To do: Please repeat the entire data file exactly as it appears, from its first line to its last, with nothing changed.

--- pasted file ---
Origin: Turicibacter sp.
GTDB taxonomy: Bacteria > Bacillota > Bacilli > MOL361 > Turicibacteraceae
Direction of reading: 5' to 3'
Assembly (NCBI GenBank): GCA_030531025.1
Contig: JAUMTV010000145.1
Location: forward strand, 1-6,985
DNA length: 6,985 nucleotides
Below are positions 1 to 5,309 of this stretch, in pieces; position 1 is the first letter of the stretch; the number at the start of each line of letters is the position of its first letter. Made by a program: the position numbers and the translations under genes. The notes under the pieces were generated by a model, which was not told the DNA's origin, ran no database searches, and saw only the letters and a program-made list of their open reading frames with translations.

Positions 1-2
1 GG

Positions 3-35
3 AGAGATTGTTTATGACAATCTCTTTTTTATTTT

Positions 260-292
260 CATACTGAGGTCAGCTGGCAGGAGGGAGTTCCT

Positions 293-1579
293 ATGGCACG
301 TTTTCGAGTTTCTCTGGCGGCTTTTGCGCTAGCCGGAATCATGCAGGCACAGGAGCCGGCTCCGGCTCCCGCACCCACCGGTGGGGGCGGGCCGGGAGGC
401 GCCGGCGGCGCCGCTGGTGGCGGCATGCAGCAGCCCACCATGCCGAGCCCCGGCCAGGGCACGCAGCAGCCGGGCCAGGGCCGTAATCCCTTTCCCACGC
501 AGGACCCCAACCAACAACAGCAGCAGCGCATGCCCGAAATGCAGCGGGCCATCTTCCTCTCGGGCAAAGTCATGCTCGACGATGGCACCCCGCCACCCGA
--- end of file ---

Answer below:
Origin: Turicibacter sp.
GTDB taxonomy: Bacteria > Bacillota > Bacilli > MOL361 > Turicibacteraceae
Direction of reading: 5' to 3'
Assembly (NCBI GenBank): GCA_030531025.1
Contig: JAUMTV010000145.1
Location: forward strand, 1-6,985
DNA length: 6,985 nucleotides
Below are positions 1 to 5,309 of this stretch, in pieces; position 1 is the first letter of the stretch; the number at the start of each line of letters is the position of its first letter. Made by a program: the position numbers and the translations under genes. The notes under the pieces were generated by a model, which was not told the DNA's origin, ran no database searches, and saw only the letters and a program-made list of their open reading frames with translations.

Positions 1-2
1 GG

Positions 3-35
3 AGAGATTGTTTATGACAATCTCTTTTTTATTTT

Positions 260-292
260 CATACTGAGGTCAGCTGGCAGGAGGGAGTTCCT

Positions 293-1579
293 ATGGCACG
301 TTTTCGAGTTTCTCTGGCGGCTTTTGCGCTAGCCGGAATCATGCAGGCACAGGAGCCGGCTCCGGCTCCCGCACCCACCGGTGGGGGCGGGCCGGGAGGC
401 GCCGGCGGCGCCGCTGGTGGCGGCATGCAGCAGCCCACCATGCCGAGCCCCGGCCAGGGCACGCAGCAGCCGGGCCAGGGCCGTAATCCCTTTCCCACGC
501 AGGACCCCAACCAACAACAGCAGCAGCGCATGCCCGAAATGCAGCGGGCCATCTTCCTCTCGGGCAAAGTCATGCTCGACGATGGCACCCCGCCACCCGA